FutureXChange delegates participated in team building activities during the convening in Inuvik

Earlier this month, 15 youth from across Canada gathered in Inuvik, Northwest Territories as part of the FutureXChange Program, designed to connect and equip them to collaborate on new community projects to help adapt to a rapidly changing climate.

"Everything the Gwich’in people do, is accomplished with one foundational premise, that we all have a duty to our children, and children yet to come, and to our mother lands, to ensure the prosperity of all, for all time,” said Brandon Kyikavichik, heritage interpreter. 

The program was launched in the fall and is one of the first of its kind in Canada. It was created in partnership with the Gwich’in Tribal Council, Vuntut Gwitchin First Nation, and the global non-profit, Youth Climate Lab.

“FutureXChange grounded the importance of traditional knowledge in climate action and climate policy. Doing the convening in Inuvik, with Gwich’in elders and partners, really proved that,” said Dominique Souris, Co-founder and Executive Director of Youth Climate Lab.

Of the youth delegates, half were selected from the northern Gwich'in communities and the others from the southern provinces. The program kicked off with a Traditional Knowledge gathering for Northern participants, with several weeks of online policy training offered to all participants, which helped prepare them for the facilitated workshops and activities at the convening. Delegates have dispersed back across the country as the role of “community activators” and will share what they’ve learned through community events organized in their hometowns.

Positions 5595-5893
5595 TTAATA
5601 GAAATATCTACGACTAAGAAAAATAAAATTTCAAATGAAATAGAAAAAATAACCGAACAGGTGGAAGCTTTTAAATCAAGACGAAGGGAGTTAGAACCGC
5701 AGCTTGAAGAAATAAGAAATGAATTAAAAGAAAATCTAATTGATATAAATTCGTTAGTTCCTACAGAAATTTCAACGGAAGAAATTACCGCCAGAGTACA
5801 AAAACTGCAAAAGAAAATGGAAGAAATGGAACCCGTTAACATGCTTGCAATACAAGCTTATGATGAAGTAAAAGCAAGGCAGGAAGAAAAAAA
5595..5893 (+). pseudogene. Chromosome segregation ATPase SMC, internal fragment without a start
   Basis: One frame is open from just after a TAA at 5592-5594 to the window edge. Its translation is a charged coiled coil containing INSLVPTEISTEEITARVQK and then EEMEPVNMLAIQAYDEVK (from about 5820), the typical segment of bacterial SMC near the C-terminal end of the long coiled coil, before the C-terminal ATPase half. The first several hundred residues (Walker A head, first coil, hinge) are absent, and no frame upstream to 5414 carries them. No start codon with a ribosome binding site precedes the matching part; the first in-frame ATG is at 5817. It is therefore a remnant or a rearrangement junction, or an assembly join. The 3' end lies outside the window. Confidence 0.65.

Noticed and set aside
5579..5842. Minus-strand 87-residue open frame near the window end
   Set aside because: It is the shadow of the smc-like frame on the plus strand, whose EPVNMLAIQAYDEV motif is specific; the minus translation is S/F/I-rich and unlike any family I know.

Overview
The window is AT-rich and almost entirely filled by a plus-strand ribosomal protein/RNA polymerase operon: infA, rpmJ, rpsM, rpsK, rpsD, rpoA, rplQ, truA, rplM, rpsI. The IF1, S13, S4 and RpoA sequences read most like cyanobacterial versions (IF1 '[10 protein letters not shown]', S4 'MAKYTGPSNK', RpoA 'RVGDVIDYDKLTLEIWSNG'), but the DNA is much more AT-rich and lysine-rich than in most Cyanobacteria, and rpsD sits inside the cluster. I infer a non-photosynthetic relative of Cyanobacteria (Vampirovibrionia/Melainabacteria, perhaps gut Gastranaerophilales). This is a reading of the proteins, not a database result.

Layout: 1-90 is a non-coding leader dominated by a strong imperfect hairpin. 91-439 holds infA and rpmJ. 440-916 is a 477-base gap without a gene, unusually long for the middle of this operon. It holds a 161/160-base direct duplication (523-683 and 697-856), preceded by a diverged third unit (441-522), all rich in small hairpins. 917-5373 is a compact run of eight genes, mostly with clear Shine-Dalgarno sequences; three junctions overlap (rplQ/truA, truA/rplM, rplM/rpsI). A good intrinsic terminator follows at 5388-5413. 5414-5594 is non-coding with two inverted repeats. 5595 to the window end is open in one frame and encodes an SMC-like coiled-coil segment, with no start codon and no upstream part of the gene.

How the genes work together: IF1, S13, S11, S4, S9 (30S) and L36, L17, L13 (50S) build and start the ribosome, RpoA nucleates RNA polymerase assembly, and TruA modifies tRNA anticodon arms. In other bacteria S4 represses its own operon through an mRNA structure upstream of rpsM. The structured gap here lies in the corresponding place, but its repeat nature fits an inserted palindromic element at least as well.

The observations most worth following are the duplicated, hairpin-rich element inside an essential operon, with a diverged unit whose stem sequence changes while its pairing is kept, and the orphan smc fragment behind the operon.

This program is important because it emphasizes the role of traditional knowledge and Indigenous voices in the climate change conversation here in Canada. Although Indigenous communities have been on the frontline of the fight to protect the earth for many years, their voices are often left out or ignored.

Indigenous communities and people of colour are disproportionately affected by changes to the climate. According to a 2019 report published in IOP Science, the Arctic is warming up to 2.4 times faster than the Northern Hemisphere average. This has triggered an avalanche of devastating effects that are taking place right before the eyes of those living in northern communities. 

Only two hours north of Inuvik, the 950 residents of the Inuvialuit community of Tuktoyaktuk, will be some of the first people in the country forced to relocate in the next few years as the rising sea threatens to inundate their coastal homes.

The FutureXChange Program was created in an effort to shift the conversation around climate change in Canada to include traditional knowledge and ideas. With the 25th annual Conference of the Parties (COP25) happening this December in Spain, Souris said there is a need for a program like FutureXChange at the international level. 

“[FutureXChange] provides the opportunity for young people to connect, share and collaborate from different perspectives, and that’s what we need for more ambitious action,” said Souris. 

“Doing this at the international level could ensure that policy is created in partnership and leads with the voices of Indigenous people and youth from around the world.”




Jackie Bastianon is a graduate of Carleton University’s School of Journalism with bylines in Capital Current, CBC All in a Day and the Windsor Star. She’s always been passionate about environmental issues, and currently works as the Communications Director at Youth Climate Lab and as the Co-Founder/Executive Director of PlantEd Project.

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